Sulla defeated Mithridates, looting all of his positions along the way back to Rome. Sulla was at the head of a large army, bound and determined to rid the city of all of Marius’s followers. Unfortunately for him, his arch enemy was already dead. The Senate, in fear for its life, declared Sulla dictator. A civil war broke out, but his enemies had little chance. The slaughter in Rome of anyone even remotely allied with Marius was brutal. Proscription lists were posted, and bounty hunters were hired to bring the heads of anyone targeted.
One of the men that happened to be listed was Julius Caesar. Luckily for him, he was saved by pleas to Sulla from friends and the Vestal Virgins. At this point, the dictator, according to Suetonius said of the young man, “In this Caesar, there are many Mariuses.”
I’d like to head back to the many military victories that Sulla had as this is how he will be judged in this battle. He was able to stop the rebellion of Italian states against Rome in the Social Wars, Sulla under Marius, crushed the Cimbri and the Teutones, a Gaulic/Germanic alliance of invaders, as well as the previously mentioned Mithridatic War.
There is some evidence, although somewhat in the field of conjecture, that Sulla wasn’t really a great general but a lucky one. I have to dismiss some of these criticisms as every military leader I’ve read about has some luck come their way at some point. Sulla was a fantastic leader as well as being incredibly ruthless and savage to his enemies.
In 78 BCE, Sulla resigned his dictatorship, but not before he completely revamped the Roman political scene. With many senator’s dead, he repopulated them with men allied to him and his ideals. Instead of leaving the number of senators to 300, he doubled it to 600. Just two months after he retired, Lucius Cornelius Sulla died. Julius Caesar was to say that the death of Sulla after leaving office just proved that he didn’t know what he was doing.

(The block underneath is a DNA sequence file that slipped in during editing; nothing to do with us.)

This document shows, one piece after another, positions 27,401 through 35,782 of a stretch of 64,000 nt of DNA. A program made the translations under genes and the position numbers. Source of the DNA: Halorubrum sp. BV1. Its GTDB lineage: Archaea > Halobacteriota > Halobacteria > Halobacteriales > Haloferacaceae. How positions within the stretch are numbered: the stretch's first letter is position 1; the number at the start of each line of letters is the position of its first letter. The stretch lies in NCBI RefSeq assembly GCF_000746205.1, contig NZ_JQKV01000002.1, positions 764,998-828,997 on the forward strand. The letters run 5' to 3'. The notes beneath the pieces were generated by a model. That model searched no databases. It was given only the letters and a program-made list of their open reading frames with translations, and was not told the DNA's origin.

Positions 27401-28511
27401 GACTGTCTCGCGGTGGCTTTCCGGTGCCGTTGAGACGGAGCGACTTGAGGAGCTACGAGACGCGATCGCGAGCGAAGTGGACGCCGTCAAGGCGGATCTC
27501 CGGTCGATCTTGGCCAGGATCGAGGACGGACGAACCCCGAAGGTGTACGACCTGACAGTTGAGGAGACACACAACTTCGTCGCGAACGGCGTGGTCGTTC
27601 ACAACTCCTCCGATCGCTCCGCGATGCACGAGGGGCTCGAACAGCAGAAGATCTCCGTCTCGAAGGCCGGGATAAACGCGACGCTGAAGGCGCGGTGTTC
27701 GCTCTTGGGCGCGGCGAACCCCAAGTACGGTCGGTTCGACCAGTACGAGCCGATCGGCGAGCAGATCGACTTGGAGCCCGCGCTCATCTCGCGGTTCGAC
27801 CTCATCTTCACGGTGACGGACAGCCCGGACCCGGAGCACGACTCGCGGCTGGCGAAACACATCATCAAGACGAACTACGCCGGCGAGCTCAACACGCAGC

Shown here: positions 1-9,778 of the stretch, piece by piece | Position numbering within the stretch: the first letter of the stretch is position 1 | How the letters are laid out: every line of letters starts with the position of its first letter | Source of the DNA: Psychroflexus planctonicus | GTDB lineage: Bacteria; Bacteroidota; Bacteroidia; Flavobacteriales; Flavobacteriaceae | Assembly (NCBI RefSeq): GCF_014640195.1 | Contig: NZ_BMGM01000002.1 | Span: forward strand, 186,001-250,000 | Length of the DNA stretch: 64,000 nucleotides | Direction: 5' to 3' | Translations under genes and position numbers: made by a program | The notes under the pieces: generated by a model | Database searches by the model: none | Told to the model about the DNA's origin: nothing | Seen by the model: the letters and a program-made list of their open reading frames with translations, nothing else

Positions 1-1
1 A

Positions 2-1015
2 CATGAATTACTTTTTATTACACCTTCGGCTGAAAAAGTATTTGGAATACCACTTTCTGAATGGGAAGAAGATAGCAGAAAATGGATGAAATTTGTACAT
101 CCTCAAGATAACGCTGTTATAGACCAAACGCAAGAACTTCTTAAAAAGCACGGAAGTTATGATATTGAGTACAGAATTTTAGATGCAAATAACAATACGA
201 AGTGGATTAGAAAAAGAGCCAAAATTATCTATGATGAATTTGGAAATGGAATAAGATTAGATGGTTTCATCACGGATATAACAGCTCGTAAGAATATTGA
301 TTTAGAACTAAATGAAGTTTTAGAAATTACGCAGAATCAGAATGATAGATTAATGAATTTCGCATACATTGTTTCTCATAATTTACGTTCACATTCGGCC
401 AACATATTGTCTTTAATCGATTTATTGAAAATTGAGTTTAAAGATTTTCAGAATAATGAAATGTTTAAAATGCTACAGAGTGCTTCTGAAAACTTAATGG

Now for our joint putting it into perspective segment. In the years between the time of Sulla and Pompey, about 130 BCE and 50, Emperor Wu of Han send envoy’s to Bactria and Parthia, the Silk Road opens, the Great Wall of China is extended into the Gobi Desert, Julius Caesar is kidnapped by pirates and Cleopatra VII, the last of the Ptolemy’s to rule Egypt, was born.
Time for the scoring.
First up we have the fifteen points for the length of time in service to their country. With Sulla, we begin when he assumed the position of Quaestor in 107 BCE and ended with his death in 78 for a total of 29 years. Pompey begins his service to Rome around 87 BCE and ends with his death in 48 for a total of 39 years. Pompey gets 15, Sulla 12.
Next up is the twenty points for how they affected the rest of the world in their time. Both men fought in numerous places within and outside the Roman sphere of influence, but I’ve got to give a slight edge to Sulla here due to his wins over Mithridates in those wars. Sulla gets twenty, Pompey 18.
The third category is for the 25 points for the lasting effect on world history. This is a big win for Sulla. His dictatorial powers set the stage for the fall of the Roman Republic and the beginning of the Roman Empire under autocratic rule. The catchphrase, “Sulla did it, why can’t I” became the rallying cry for many future Roman leaders. Pompey really didn’t leave much in his wake unless you count his loss to Caesar as a legacy. For these reasons, Sulla 25, Pompey 15.
The last and the biggest prize is the forty points for the effect they had on their country for the better. This one is an argument not on what Pompey did, but on whether Sulla had a positive impact on Rome. His Marian opponents would argue that he was the destroyer of the Republic while others would claim that he brought stability. The fact that the Roman Empire would almost double under those who would take Sullan dictatorial powers as a means of controlling their vast holdings is something to say for the man. The problem I have is it put into place a system that would leave Rome susceptible to the power of the army over the power of the people. Still, I have to award the points to someone, and I decided to give the 40 to Sulla, with Pompey receiving 25.
In the end, Lucius Cornelius Sulla received 97 points while Pompey gets 63. The older Roman dictator and General moves on to the 2nd round to face off against the winner of the battle between the undefeated Russian General, Alexander Suvorov against the man who stopped to Moorish advance into Europe, Charles the Hammer Martel.